The U.S. is also facing serious economic headwinds due to COVID. U.S. markets seem to have focused recently on the potential for additional fiscal stimulus. Janet Yellen, President Joe Biden’s nominee to be U.S. Treasury Secretary, made a strong case for more fiscal stimulus last week. She recognized concerns about growing debt levels, but also argued that there’s no time like the present to borrow since rates are so low. However, by the end of the week there was concern that President Biden would not have enough support to get his proposed $1.9 trillion package passed.
On days when markets are encouraged by the likelihood of more stimulus and a stronger rebound, cyclical stocks have outperformed. But when markets are worried that no more stimulus is forthcoming, or when economic data disappoints, secular growth stocks — especially tech — have outperformed.
I expect this “seesaw” stock market behavior to continue in the near term. While I still believe a strong economic rebound is in the offing later in 2021, there are likely to be glitches before we get there, as I have warned before. The tech sector has recently exhibited defensive qualities that I expect to continue and which I believe could be valuable in the next few months as we slog through what is likely to be a difficult time for the economy. Low interest rates help this situation given that tech valuations are admittedly stretched; investors have historically been more forgiving of valuations with rates so low.
The other side of the seesaw is exposure to cyclicals. I am most excited about one sector in particular: consumer discretionary. I think the global economic recovery will be robust and inclusive, creating and restoring jobs — and spurring consumers to spend. And in many countries, consumers have built up impressive savings because of a lack of spending during the pandemic. This could be deployed rather quickly once vaccines are distributed broadly and there is a return to something akin to “normalcy.”
I expect that, in a world awash in monetary stimulus, with significant fiscal stimulus as well, there will continue to be an upward bias for stocks. That doesn’t mean we won’t see a stock sell-off in 2021. It could be triggered by the 10-year U.S. Treasury yield rising (we could see a sell-off if it rises too quickly) or fears about inflation increasing — even though I expect the U.S. Federal Reserve to reiterate this week its commitment to remain very accommodative and tolerant of a spike in inflation over its target. There could be other triggers — a continued rise in infections, especially more serious strains, or a slowdown in vaccine rollouts. We don’t know when this could occur — and while I believe it would be short-lived, I also believe it’s very important to be broadly diversified both across and within stocks, bonds and alternatives.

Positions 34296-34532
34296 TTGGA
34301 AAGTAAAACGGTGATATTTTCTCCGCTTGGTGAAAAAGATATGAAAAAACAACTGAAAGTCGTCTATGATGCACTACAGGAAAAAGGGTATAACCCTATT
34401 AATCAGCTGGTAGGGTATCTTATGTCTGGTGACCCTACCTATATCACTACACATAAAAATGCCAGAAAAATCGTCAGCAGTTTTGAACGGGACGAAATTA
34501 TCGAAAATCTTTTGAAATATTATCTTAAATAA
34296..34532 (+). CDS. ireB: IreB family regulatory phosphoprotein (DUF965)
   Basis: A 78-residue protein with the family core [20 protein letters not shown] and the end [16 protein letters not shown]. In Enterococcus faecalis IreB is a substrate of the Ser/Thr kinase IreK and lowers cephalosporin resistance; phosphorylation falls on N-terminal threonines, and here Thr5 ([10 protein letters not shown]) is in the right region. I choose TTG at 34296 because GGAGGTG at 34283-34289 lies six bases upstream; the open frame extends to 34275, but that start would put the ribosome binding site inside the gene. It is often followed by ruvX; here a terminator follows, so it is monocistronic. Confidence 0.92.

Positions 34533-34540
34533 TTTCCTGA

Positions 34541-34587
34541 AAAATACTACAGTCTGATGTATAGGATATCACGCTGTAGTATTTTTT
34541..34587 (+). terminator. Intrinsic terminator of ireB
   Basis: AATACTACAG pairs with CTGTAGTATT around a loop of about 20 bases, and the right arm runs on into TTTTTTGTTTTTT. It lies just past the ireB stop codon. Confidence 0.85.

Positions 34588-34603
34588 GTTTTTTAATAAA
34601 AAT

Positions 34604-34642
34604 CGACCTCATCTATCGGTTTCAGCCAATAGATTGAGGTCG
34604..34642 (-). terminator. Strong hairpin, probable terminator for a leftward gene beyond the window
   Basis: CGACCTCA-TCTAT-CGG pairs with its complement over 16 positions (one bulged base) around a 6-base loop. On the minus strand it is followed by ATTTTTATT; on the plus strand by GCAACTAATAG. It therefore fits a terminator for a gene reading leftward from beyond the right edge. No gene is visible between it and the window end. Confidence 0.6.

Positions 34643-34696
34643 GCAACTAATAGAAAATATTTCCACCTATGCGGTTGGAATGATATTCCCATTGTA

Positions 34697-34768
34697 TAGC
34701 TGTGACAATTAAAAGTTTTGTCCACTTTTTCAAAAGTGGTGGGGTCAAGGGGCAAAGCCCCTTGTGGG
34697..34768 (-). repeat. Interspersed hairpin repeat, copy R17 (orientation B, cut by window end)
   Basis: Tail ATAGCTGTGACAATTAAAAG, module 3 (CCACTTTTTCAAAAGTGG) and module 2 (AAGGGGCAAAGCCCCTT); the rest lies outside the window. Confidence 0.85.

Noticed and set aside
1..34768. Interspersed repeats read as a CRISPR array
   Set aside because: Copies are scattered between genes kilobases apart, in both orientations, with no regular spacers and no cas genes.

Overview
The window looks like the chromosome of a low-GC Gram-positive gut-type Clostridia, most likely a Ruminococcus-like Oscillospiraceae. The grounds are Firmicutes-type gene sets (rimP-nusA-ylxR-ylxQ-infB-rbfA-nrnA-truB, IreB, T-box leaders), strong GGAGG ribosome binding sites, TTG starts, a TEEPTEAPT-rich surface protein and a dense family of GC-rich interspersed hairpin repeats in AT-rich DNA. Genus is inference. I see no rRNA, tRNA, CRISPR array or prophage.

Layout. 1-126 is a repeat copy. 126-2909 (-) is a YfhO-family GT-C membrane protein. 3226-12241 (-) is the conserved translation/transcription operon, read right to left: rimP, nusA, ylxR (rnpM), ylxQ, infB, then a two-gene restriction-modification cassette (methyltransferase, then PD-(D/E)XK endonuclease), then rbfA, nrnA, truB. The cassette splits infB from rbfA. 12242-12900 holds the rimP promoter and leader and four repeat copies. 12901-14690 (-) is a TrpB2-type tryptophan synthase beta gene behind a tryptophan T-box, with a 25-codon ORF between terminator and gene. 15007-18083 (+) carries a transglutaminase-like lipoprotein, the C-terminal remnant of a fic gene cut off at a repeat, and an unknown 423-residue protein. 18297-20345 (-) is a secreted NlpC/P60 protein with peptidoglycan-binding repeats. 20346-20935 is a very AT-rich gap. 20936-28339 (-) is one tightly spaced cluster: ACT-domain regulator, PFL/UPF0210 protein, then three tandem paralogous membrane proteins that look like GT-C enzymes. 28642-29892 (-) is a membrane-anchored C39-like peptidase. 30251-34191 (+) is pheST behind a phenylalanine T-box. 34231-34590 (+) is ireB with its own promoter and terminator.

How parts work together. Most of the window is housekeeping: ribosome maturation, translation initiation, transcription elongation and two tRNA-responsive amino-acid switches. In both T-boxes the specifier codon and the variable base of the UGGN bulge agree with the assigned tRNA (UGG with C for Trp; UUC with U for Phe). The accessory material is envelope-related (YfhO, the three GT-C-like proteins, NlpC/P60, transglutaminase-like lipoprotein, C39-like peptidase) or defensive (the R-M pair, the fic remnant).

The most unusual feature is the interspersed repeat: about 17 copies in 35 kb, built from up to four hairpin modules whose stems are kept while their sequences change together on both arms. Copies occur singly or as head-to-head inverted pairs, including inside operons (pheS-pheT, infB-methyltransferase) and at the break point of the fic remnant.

While broad diversification is critical, investors could consider overweighting both the technology and consumer discretionary sectors within their equity sleeve. Both could serve different purposes in a portfolio — one offering some defensive qualities while the other offering the potential to participate in the recovery.
1 Source: IHS Markit, Jan. 22, 2021
2 Source: Business Insider, “Janet Yellen suggests ‘curtailing’ cryptocurrencies such as Bitcoin, saying they are mainly used for illegal financing,” Jan. 20, 2021